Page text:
Skip to content Skip to left sidebar Skip to right sidebar Skip to footer

A Denney for Your Thoughts – Her name, like the town

By Connie Denney

We all need something to look forward to, and May should provide some pretty good possibilities, right? As I write in late April, it’s not all sun and flowers outside.

Take heart! The month of May will be made merrier by the reopening of the Unicoi County Heritage and Clinchfield Railroad Museums, located on the grounds of Erwin National Fish Hatchery, Saturday, May 19. This annual event gets the ball rolling for the season, which extends through October, 1-5 p.m. daily.

Curator Martha Erwin works to ensure there are reasons to visit the site, even if you have been there regularly over the years. This year Saturday, June 2, is a big day. Excitement is in the air as Martha talks about plans for the publisher and editor of “The Jitterbug,” quarterly publication of the Carolina Clinchfield Chapter of the National Railway Historical Society of Bostic, N.C., to be the special guest for the Clinchfield Pride Celebration. Ray Poteat also sings with the Royal Quartet from Forest City, N.C., so there will be music, along with yarn-spinning by railroad men. The Jim Goforth Hall of Fame Award will be presented during the 11 a.m. to 5 p.m. event. A hot dog, chips and drink will be available for $5. 

Martha’s current project is a shed being built to shelter a reproduction of the grill from Clinchfield No. 1, which will then be on display and available for community events. An antique road show and silent auction is on tap for July. It will be a fundraiser, more details to come.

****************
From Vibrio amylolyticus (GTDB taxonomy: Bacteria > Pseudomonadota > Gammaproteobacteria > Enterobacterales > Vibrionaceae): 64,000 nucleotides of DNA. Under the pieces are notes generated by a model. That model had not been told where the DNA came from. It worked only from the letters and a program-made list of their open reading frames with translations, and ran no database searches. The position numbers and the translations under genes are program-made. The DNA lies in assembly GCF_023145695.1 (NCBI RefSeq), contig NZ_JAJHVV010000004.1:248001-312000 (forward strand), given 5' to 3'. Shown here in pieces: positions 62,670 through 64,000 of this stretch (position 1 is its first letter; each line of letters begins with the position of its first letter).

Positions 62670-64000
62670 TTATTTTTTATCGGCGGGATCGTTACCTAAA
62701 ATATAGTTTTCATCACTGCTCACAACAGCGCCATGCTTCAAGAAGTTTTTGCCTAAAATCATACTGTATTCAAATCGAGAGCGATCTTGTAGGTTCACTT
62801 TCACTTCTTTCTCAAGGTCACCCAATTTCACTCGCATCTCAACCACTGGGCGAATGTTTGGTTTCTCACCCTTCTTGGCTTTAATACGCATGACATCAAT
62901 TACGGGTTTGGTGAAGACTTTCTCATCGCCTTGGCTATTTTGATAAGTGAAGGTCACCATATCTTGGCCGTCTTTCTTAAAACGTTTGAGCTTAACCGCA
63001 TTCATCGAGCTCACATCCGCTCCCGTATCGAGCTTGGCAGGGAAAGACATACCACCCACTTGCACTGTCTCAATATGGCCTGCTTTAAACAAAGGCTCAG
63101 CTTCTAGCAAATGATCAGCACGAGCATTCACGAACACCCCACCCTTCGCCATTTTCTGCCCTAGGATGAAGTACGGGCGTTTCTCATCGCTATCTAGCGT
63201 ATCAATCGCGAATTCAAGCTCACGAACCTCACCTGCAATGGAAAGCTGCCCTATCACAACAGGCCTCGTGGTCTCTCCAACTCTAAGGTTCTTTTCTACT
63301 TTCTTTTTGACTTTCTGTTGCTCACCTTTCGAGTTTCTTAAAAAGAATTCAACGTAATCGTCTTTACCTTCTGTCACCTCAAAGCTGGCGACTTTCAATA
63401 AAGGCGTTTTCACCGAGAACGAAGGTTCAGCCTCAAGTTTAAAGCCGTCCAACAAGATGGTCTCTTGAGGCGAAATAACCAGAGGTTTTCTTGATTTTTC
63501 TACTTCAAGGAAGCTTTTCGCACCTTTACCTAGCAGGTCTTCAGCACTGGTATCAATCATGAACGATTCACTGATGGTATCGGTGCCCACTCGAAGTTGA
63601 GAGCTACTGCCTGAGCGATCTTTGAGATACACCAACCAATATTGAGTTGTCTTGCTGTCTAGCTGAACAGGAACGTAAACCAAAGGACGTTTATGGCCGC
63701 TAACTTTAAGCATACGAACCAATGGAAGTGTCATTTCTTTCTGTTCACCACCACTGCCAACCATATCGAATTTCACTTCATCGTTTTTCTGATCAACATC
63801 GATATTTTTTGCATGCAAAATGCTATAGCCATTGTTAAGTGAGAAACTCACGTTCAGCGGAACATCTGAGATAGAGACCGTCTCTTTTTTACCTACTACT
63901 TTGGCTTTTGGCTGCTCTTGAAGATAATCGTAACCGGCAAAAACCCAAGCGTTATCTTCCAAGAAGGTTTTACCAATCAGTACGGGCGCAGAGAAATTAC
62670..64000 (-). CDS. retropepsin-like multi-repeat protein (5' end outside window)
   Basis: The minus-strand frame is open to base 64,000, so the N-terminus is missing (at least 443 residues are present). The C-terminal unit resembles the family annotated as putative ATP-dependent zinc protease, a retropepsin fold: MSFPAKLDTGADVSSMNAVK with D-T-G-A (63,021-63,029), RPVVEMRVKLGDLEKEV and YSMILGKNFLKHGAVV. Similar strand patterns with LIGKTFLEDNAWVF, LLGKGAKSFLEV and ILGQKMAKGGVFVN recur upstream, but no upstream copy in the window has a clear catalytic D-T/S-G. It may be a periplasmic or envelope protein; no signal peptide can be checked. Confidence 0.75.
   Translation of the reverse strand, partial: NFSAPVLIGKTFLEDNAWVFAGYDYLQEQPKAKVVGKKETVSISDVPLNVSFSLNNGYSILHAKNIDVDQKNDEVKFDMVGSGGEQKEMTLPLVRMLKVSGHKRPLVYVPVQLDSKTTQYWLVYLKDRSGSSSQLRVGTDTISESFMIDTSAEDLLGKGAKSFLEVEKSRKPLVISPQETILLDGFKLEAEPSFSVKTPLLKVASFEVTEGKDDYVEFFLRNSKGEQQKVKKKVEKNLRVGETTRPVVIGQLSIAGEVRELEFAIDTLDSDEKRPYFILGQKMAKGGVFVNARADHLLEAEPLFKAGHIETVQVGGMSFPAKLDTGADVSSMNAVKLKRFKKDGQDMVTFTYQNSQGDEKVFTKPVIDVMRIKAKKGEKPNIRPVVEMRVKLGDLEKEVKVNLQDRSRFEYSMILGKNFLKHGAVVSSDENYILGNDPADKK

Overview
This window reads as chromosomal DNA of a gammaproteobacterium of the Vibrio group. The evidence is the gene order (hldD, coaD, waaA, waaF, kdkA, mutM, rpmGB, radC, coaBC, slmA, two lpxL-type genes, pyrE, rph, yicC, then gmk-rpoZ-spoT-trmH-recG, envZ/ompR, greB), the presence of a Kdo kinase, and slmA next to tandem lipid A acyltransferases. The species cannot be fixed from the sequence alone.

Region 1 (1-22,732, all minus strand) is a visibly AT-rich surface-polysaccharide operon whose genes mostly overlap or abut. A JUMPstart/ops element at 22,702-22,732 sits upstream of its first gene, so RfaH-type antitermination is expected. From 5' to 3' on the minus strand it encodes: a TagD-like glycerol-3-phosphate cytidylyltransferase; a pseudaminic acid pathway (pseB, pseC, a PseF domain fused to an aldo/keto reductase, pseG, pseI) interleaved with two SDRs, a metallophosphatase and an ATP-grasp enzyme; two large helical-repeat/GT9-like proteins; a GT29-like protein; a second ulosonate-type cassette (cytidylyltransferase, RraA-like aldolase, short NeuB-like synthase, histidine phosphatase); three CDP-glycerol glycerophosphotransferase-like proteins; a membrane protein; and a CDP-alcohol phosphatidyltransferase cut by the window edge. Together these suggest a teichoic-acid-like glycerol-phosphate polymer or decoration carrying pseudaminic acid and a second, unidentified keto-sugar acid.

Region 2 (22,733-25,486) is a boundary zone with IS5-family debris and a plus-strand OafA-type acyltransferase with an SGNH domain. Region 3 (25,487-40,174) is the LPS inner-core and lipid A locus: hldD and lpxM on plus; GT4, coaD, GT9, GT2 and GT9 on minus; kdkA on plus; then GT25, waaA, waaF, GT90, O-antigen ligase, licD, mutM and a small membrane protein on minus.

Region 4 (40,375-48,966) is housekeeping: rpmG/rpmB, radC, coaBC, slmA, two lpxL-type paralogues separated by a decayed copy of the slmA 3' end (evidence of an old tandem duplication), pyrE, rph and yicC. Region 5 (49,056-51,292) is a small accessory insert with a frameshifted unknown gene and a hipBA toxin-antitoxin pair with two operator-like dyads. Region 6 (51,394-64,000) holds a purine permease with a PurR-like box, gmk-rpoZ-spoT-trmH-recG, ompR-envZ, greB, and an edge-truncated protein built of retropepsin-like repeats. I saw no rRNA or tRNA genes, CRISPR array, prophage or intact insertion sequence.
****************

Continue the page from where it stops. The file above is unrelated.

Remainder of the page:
Always looking toward the future, Martha has been involved with the Heritage Museum from its establishment in 1982, first as a volunteer, then as assistant curator before she was named curator. Expansion and improvement have been the theme all along the way, including the Clinchfield Railroad Museum opened in 2011.

Her memories of the place, though, go back to childhood. Church or school picnics were at the Fish Hatchery. She remembers “a few round ponds” built by CCC (Civilian Conservation Corps) workers. At one time a pond held goldfish and one fish was given to each child. With her signature laugh, Martha said she went home with two goldfish, after explaining that she had a brother who couldn’t come.

“Many times during my childhood my eyes would focus on the superintendent’s residence known as Quarters No. 1. The Victorian house had a wrap-around porch that was surrounded by lots of maple trees. Back then it would have been beyond my comprehension to visualize that someday that very house would become our first countywide museum.”

Martha’s devotion to the museums is evidenced in many ways. Her interest in and knowledge of local history is a constant. Certainly, I’ve been known to refer a questioner to her, explaining her name’s Erwin, like the town. It doesn’t have to be a railroad question. That, however, is a topic close to her heart. Understandably so, as her grandfather, father and husband all worked for the railroad.

She’s also known for actually getting things done. Her passion fuels her success. It’s been said of Martha, if she asks you to do something, just go ahead and say “yes.”